Dow, S&P500 nearly flat, as all eyes watch Fed meeting

The Dow and S&P 500 closed near the flatline on Tuesday, while techs climbed to boost the Nasdaq to a fresh 12-year high, as investors remained cautious ahead of the Federal Reserve's policy statement.

(Read more:Wall Street pros: Fall taper priced in...sort of)

The Dow Jones Industrial Average closed just over one point lower, dragged by Verizon and AT&T.

The S&P 500 eked out a small gain, while the Nasdaq gained 17 points to hit a high of 3,616.47. The CBOE Volatility Index (VIX), widely considered the best gauge of fear in the market, traded above 13.

Among key S&P sectors, telecoms dragged, while techs held their gains.

Among techs, Facebook advanced more than 6 percent after the social-networking giant announced the launch of Facebook Mobile Games Publishing, a "pilot program to help small and medium-sized developers take their mobile games global." The stock has surged more than 45 percent so far this month and is trading close to its IPO price of $38 a share.

(Read more: Facebook nearing its IPO price. Here's why)

With quarterly results in from nearly 60 percent of the S&P 500 companies, 67 percent have beaten earnings expectations—in line with the average beat over the last four quarters. Meanwhile, about 55 percent of the companies have beaten revenue expectations, more than the 48 percent of revenue beats in the past four earnings seasons, according to the latest data from Thomson Reuters.

If all remaining companies report earnings in line with estimates, earnings will be up 4 percent from last year's second quarter.

(Read more:What earnings seasonis saying about road ahead)

But trading volume was muted again as investors looked ahead to the statement from Federal Reserve's policy-setting meeting on Tuesday and Wednesday. In addition, the first reading of second-quarter gross domestic product will be due Wednesday. And the closely-watched July employment report will be reported Friday.

The Fed is expected to maintain its accommodative monetary policy, but investors will be looking for hints on when the central bank might start scaling back on its monthly bond-buying program. In addition, markets will also be eager for hints for who may replace Ben Bernanke next year as the Fed's chairman.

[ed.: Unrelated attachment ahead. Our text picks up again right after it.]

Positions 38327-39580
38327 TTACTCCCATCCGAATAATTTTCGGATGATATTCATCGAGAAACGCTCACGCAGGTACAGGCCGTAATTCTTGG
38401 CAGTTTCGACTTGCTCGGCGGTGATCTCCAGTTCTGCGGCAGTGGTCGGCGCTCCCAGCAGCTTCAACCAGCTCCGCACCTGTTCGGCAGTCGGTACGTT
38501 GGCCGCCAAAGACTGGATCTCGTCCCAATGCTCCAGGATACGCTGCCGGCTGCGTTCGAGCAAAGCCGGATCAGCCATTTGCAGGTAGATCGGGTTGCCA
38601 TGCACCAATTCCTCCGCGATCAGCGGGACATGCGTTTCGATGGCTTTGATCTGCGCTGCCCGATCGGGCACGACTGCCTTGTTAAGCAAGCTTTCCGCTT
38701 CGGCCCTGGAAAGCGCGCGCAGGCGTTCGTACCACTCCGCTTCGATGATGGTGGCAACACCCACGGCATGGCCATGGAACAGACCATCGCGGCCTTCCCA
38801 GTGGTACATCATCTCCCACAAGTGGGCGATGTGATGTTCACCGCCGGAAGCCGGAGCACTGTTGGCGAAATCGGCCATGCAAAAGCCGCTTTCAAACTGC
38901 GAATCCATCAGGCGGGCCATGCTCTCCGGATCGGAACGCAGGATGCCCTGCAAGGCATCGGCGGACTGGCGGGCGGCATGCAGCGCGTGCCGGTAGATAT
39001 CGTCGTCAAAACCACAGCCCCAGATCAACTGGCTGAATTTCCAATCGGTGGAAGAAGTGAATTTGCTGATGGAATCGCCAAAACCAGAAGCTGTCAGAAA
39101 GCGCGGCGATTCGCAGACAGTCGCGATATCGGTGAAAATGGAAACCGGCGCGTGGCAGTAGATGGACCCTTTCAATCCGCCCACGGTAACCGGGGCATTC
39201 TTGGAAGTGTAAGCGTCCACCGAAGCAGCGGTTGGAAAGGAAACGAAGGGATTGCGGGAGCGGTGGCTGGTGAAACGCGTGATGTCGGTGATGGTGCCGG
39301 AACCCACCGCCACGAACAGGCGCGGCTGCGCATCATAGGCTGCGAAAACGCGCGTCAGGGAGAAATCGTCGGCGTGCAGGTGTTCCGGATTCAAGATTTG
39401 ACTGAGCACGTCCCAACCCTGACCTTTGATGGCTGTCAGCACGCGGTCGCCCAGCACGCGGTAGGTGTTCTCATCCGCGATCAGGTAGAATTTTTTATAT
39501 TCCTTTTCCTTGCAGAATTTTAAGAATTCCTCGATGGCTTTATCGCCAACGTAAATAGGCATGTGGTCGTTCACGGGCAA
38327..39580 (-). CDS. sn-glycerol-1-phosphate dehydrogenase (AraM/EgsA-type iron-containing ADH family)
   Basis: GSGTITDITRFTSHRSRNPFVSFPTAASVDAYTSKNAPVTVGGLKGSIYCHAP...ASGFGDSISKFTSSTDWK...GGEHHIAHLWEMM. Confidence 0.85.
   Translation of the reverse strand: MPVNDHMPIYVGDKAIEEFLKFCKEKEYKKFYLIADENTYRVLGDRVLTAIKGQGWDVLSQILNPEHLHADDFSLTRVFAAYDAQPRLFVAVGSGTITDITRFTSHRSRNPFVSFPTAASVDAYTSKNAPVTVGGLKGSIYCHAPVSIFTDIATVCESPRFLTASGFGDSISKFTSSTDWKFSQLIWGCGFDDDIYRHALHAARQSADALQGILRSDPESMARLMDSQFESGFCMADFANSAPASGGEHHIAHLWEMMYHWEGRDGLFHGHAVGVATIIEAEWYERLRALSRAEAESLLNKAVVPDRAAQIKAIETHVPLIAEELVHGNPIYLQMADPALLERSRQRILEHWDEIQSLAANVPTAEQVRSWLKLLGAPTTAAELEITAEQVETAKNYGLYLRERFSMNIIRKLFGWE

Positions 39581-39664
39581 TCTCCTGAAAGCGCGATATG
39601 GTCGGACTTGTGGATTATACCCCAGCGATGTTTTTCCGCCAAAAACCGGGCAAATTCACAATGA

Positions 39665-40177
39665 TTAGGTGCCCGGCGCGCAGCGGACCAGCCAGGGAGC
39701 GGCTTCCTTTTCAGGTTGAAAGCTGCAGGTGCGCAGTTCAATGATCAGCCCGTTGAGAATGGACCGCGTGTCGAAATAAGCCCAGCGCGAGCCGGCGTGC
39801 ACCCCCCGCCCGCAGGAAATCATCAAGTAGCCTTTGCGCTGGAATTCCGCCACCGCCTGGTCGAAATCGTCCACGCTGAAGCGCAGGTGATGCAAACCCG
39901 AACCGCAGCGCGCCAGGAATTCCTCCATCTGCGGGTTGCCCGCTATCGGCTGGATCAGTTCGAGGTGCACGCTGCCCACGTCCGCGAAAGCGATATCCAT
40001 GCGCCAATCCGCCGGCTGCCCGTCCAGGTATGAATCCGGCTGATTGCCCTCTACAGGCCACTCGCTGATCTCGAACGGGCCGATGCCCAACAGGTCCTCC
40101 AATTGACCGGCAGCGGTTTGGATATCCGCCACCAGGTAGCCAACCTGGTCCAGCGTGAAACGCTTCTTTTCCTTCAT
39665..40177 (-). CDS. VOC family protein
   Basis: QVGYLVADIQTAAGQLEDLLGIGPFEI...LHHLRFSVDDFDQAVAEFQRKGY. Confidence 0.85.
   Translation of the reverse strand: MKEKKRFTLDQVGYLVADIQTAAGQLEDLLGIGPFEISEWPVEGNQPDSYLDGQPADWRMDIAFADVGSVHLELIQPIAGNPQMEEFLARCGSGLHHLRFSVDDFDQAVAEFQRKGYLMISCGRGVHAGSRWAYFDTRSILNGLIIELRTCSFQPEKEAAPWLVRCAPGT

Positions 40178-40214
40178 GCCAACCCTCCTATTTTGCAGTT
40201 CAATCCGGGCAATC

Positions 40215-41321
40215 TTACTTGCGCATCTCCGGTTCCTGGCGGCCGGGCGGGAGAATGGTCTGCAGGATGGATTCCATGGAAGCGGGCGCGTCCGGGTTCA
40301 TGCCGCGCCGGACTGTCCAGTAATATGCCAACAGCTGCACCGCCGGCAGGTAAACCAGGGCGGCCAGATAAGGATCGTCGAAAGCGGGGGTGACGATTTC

(Read more:Fed expectations: will they stay or will they slow?)

"It's a pivotal time for Fed policy, and it would be advantageous to have someone at the helm who had already gone through the analytical process of getting comfortable with the last five years of policy, rather than coming in with a completely clean slate and trying to potentially reinvent it," said Ian Lyngen, senior Treasury strategist at CRT Capital.

(Read more:Fed intrigue, not policy, has market attention)

On the economic front, single-family home prices rose 1 percent in May on a seasonally adjusted basis, according to the S&P/Case-Shiller composite index of 20 metropolitan areas. Economists polled by Reuters expected a gain of 1.5 percent. Meanwhile, consumer confidence slipped slightly to a reading of 80.3 in July from an upwardly revised 82.1 in June, according to the Conference Board. Economists surveyed by Reuters expected a reading of 81.1.

The Japanese yen weakened against the dollar to above the 98-level in early trade, leading the export-heavy Nikkei index to rally 1.5 percent. Meanwhile, South Korea's Kospi added 0.9 percent and the Shanghai Composite traded within sight of the 2,000 mark.

European shares rose after an upbeat German consumer confidence report. The Gfk research institute said its forward-looking consumer index hit its highest level since September 2007, thanks to an improving labor market and expectations for more robust economic growth.